Tel Aviv University’s Prof. Carmit Levy Receives Melanoma Award
Tel Aviv University’s Prof. Carmit Levy was awarded the prestigious Young Investigator Award at the 16th International Congress of the Society for Melanoma Research (SMR), held November 20-23 in Salt Lake City, Utah, for her “contributions to melanoma research that significantly exceeded the average for this career stage.”
Sponsored by the Melanoma Research Foundation, this award is presented to an independent researcher within the first five years of his or her career for discoveries about the mechanisms driving melanoma that have had an undeniable impact on cancer research.
“Melanoma can be devastating, creeping up on a person years after the initial malignancy,” says Prof. Karen Avraham, Vice Dean of TAU’s Sackler School of Medicine. “Prof. Carmit Levy’s research has discovered key elements of melanoma metastasis and is laying the groundwork for future therapies. She continues to bring us at Tel Aviv University great pride for her and her team’s remarkable research in cancer development, and specifically melanoma.”
Prof. Levy’s lab is located at the Department of Human Genetics and Biochemistry at TAU’s Sackler School of Medicine.
“I am profoundly excited and honored to be awarded the Young Investigator Award,” said Prof. Levy after the ceremony. “The Society of Melanoma Research is an international organization that centers around the innovative melanoma research being done worldwide. I began my scientific career attending the SMR conferences with these world leader scientists as my inspiration, and now it is an outstanding professional achievement to be among the eight scientists that have received this award since its establishment, and to be acknowledged for our contribution to melanoma research.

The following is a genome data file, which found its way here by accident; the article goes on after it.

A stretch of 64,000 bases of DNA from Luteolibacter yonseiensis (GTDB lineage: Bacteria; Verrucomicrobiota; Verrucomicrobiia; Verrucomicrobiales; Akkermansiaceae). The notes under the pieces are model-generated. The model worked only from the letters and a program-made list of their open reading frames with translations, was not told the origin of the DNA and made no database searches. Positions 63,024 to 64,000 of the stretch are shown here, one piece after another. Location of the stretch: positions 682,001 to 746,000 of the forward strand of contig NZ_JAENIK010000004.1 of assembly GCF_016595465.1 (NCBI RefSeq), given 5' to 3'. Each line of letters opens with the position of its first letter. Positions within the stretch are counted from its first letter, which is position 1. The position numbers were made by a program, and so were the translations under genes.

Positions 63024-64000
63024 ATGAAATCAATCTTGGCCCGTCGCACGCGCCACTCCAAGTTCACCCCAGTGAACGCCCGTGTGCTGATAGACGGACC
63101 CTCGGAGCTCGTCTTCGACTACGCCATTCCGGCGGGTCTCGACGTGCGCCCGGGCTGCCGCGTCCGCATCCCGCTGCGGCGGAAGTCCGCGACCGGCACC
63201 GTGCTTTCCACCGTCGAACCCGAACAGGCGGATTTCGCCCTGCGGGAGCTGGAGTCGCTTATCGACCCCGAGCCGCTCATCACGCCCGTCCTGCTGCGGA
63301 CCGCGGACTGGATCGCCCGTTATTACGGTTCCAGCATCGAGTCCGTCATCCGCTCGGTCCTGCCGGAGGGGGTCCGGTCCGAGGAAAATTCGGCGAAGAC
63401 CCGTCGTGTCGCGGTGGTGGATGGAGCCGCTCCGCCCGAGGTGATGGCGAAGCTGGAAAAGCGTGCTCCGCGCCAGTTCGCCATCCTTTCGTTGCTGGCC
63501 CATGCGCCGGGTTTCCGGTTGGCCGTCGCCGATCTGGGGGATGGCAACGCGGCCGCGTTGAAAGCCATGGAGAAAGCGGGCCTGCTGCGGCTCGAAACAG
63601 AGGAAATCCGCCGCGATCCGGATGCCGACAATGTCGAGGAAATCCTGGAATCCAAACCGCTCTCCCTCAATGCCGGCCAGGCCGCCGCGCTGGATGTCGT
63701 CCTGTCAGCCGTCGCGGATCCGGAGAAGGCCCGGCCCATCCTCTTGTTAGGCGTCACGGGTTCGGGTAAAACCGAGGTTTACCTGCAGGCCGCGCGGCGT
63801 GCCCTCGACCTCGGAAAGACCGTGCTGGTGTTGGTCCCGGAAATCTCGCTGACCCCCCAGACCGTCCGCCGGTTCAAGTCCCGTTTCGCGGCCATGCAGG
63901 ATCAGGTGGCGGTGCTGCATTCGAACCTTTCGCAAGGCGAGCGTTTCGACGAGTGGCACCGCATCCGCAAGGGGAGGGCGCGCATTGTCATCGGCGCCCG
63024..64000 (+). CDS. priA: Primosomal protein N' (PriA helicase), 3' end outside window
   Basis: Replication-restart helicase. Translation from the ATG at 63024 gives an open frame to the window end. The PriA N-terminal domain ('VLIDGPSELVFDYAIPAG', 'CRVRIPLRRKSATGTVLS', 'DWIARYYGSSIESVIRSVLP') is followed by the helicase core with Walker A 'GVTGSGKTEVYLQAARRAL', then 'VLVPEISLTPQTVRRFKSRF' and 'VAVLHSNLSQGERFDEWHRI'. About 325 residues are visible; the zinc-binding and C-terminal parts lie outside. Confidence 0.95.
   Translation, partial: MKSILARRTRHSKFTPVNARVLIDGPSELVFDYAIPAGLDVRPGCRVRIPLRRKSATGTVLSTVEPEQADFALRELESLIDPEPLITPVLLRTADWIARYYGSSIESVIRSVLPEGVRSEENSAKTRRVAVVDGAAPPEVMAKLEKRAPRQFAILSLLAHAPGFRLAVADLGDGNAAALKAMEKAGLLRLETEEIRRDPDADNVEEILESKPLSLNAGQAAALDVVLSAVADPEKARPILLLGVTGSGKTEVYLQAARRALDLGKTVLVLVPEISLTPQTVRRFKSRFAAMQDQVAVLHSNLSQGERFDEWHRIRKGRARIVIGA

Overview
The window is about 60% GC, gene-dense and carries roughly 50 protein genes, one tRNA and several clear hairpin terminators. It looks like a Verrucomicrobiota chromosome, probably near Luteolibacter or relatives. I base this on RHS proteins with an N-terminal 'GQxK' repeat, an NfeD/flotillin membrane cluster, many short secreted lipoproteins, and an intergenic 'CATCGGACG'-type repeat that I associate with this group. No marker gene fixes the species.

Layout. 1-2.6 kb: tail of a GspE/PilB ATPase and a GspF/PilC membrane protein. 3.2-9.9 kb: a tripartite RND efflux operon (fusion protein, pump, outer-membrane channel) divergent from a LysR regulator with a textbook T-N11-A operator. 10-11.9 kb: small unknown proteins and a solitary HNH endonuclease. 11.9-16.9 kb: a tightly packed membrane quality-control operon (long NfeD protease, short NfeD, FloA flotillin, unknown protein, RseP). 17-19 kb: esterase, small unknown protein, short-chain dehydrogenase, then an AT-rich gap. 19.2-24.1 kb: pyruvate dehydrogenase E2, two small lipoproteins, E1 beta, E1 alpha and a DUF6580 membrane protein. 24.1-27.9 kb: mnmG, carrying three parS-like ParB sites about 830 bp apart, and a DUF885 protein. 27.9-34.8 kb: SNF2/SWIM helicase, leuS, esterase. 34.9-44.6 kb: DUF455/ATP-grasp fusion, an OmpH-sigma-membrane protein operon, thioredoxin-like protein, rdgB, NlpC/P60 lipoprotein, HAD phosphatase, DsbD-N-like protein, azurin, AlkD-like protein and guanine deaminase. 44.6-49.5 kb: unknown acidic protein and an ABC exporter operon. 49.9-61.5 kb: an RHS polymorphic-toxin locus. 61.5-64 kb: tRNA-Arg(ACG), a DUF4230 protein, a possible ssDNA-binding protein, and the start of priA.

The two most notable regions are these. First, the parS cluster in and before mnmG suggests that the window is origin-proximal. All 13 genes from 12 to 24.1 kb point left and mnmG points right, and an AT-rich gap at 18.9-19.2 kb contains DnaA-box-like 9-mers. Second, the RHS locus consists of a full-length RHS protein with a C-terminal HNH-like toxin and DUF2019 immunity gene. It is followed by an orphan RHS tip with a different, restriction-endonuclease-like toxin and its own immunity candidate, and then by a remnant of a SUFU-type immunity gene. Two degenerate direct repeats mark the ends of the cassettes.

“Upon establishing my lab at Tel Aviv University, we discovered pivotal mechanisms in melanoma metastasis initiation, which now opens horizons for new drugs to be used for prevention. I am proud to contribute to the global effort cancer researchers are making, day and night around the world, to overcome this devastating disease. As I always say, this is hard team work.”
The SMR is an all-volunteer group of scientists working to find the mechanisms responsible for melanoma and, consequently, new therapies for this cancer. SMR contributes to advances in melanoma research by bringing together researchers in a non-competitive way to unite the scientific community.